T-Shirts, Guayaberas y algo más

http://www.turismoencuba.com/T-shirts-Guayaberas-Cubanas-y-algo-mas-_i197.html

¿Por qué se le puso guayabera a esa prenda de vestir?

http://www.desdecuba.com/mason/?p=1613

Contrapunteo Caribe entre el liqui-liqui y la guayabera por Juan Jorge Álvarez Sánchez

http://www.delagracia.de/san_1.htm

La Guayabera por Hilda Anaya Sotelo

http://es.shvoong.com/humanities/1810175-la-guayabera/

Diferencia entre la guayabera yucateca y la guayabera cubana

http://www.guayaberas.com.mx/articulos/la-guayabera-se-origino-en-cuba/

María Elena Molinat

http://www.opushabana.cu/pdf/MA-2008/Maria_Elena_Mollinet.pdf

La diferencia entre la guayabera yucateca y la guayabera cubana

http://www.guayaberas.com.mx/articulos/diferencia-entre-la-guayabera-yucateca-y-la-guayabera-cubana/

Mallcubano.com

https://www.mallcubano.com/men_207categ.html

Anuncios

La Guayabera-Part III

septiembre 24, 2010

By Hilda Luisa Díaz-Perera. 2010, All Rights Reserved.

A bit of sewing

Back yoke of the guayabera/

Back yoke of the guayabera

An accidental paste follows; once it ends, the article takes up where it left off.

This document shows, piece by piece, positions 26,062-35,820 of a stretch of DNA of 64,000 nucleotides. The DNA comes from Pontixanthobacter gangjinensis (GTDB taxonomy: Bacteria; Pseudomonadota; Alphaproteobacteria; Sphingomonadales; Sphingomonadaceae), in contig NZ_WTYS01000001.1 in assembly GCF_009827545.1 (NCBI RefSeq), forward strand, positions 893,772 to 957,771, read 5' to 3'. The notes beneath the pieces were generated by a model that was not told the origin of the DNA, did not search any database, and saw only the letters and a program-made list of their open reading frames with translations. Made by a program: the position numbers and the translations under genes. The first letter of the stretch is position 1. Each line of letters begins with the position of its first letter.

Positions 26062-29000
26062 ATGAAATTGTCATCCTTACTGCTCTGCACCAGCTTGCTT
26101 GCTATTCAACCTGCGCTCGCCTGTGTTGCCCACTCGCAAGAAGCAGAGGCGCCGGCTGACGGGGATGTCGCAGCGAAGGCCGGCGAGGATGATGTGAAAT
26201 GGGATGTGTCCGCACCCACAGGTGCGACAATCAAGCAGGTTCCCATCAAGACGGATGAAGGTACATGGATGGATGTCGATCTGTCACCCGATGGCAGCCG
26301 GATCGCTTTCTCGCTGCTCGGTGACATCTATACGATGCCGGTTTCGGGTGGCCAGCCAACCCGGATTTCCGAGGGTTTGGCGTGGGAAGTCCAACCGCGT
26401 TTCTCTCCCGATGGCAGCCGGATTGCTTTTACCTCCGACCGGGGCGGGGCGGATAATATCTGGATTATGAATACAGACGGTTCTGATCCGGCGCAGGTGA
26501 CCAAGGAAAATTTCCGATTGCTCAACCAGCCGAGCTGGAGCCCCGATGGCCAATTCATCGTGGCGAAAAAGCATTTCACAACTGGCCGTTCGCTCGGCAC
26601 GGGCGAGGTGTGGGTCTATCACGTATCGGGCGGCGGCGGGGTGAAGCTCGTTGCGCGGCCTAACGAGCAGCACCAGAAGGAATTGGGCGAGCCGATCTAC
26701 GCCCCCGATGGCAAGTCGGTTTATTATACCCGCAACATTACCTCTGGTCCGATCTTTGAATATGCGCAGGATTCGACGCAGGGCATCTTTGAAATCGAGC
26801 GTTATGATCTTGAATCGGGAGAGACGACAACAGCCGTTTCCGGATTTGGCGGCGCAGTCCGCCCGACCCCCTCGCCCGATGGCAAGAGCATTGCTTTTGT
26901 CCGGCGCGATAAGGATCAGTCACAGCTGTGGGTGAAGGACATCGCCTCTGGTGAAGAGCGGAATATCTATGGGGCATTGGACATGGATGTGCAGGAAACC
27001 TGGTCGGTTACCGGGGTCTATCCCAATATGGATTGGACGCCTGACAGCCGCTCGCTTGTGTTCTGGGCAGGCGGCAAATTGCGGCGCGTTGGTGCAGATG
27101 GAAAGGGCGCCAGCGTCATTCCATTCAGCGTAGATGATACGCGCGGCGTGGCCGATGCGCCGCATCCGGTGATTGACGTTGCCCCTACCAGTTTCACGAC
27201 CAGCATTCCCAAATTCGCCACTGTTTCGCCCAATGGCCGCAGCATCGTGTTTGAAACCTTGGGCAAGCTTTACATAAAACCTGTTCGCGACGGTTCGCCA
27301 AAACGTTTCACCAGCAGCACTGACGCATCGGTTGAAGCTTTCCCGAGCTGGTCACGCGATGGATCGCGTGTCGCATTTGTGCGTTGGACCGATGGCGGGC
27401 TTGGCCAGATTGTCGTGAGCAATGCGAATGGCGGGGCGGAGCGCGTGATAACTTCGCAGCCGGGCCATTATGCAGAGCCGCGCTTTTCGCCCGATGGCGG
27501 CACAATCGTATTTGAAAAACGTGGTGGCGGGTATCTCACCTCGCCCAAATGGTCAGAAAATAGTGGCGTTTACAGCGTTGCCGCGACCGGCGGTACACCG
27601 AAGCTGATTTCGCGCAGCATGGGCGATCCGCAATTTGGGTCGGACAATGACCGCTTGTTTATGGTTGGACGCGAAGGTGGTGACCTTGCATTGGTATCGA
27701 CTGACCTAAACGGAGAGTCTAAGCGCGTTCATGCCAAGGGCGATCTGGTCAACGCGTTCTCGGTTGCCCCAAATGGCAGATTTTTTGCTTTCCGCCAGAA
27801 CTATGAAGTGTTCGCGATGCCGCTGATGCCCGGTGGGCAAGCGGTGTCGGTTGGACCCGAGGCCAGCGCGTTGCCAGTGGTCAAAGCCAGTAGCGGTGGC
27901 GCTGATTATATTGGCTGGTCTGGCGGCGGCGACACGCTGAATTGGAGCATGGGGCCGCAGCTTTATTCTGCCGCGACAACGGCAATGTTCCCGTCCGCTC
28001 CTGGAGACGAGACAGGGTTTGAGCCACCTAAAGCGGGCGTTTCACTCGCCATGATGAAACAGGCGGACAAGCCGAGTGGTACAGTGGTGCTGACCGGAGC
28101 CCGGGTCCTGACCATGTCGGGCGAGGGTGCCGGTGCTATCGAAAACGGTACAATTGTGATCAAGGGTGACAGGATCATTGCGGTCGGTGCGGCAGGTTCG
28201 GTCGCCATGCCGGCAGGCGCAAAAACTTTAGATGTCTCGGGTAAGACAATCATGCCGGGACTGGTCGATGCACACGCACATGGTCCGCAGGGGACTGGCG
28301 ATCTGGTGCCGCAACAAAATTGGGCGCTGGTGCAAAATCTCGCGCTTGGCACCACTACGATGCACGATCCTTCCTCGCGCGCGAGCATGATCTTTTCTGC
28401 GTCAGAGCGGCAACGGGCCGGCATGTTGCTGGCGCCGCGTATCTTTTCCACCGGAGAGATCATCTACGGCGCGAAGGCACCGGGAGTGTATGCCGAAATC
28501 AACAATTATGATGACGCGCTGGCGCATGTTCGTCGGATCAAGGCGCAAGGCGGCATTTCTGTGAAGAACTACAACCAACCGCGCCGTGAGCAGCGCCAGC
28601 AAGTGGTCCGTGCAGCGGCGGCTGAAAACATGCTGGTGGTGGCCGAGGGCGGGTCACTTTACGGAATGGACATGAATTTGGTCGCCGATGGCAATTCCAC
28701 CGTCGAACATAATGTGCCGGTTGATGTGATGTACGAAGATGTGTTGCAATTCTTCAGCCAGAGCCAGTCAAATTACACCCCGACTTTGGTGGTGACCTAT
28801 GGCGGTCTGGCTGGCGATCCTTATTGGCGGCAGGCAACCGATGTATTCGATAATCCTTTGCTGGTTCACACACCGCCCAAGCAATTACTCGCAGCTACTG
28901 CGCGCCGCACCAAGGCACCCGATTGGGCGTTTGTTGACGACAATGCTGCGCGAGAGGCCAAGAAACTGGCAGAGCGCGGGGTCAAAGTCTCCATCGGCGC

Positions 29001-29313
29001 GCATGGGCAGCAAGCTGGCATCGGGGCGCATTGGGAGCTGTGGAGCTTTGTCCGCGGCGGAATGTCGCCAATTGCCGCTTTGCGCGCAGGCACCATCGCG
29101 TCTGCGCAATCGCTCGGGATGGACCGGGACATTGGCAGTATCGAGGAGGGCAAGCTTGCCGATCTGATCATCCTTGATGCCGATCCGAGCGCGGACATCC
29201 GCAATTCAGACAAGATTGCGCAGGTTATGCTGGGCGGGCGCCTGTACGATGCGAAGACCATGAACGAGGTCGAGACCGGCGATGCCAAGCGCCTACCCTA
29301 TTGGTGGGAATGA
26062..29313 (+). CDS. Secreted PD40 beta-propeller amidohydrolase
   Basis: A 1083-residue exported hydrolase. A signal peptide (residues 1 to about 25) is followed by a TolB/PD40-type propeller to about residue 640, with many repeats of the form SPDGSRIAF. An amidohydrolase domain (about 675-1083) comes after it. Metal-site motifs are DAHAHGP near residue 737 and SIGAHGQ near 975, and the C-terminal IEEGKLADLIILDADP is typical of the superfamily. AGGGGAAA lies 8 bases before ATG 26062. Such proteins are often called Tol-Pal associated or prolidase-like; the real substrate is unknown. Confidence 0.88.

So, the shirt that would become today’s guayabera was probably first made sometime in the XVIII Century. It then developed gradually over the XIX Century, not as a design made by one person, but rather as the result of the many shirt variations existing in the island and the efforts of several seamstresses and tailors who complied with shifts in taste and fashion by adding or deleting features to the original prototype. Someone, we cannot identify who, added the collar. Someone else, who surely possessed very high sewing skills, must have thought of adding the narrow pleats with their miniscule stitches down the front and back of the shirt. Then, at some point during the Cuban wars for independence from 1868 to 1898, the design of the Cuban flag was incorporated onto the back of the guayabera. This idea probably originated from the Cuban insurgents’ habit of wearing Cuban flags, or red and blue handkerchiefs tied together on the backs or fronts of their shirts, along with their religious medals, as a symbol of patriotism. But Spanish authorities declared this practice a form of treason and soon the Spanish soldiers began executing any Cuban insurgent caught wearing a Cuban flag. Some expert hands must have drawn the highly stylized and clever design of the triangle on the shoulder area of the shirt and divided the back into horizontal stripes separated by rows of pleats. A person deft with needle and thread must have sewn the triangle on. One of the angles of this triangle falls very visibly at the top center of the back, as they do on each front canesú or yoke, and on the top of each pocket of an authentic guayabera. Any error in stitching, or failure to align or fold the fabrics properly would cheapen or ruin the piece. It must have been a very patient person who decided to pepper the shirt with its twenty-seven tiny buttons, and was then willing to sew them on and make 27 buttonholes, all by hand! Finally somebody must have noticed the wear and tear the flaps were always under and decided to reinforce the bottom edges and side openings. Most writers agree that the traditional guayabera owes much of its success and beauty, not surprisingly, to shirt makers and seamstresses of the Sancti Spiritus area and of another town nearby called Zaza del Medio. I would like to comment that it is indeed a pity that users who buy guayaberas are unaware of the sewing skills that were required to finally arrive at the design of the guayabera as we know it today. Its early evolution took place in the absence of the precision sewing instruments available to us. I was taught to sew by my grandmother, who learned the craft as a young girl working with her father, a Spanish tailor who established his shop in the city of Havana in the 1920’s. Among many other sewing skills, she taught me how to make tiny buttonholes by hand. It is a painstakingly slow, careful process that of making tiny stitches that must fall one after the other in a horizontal row to secure the fabric underneath. One hand crunches over the small needle and thread; the other must hold the opening still, in order to avoid stretching at the edges of the cut fabric, in this case, fine linen, which, with the well defined warp and woof of natural fibers, ravels easily and would render a sagging and crooked buttonhole. I must say I never qualified, for lack of patience and dexterity, to make twenty-seven of those buttonholes in a row! I’m glad my grandmother also taught me Math!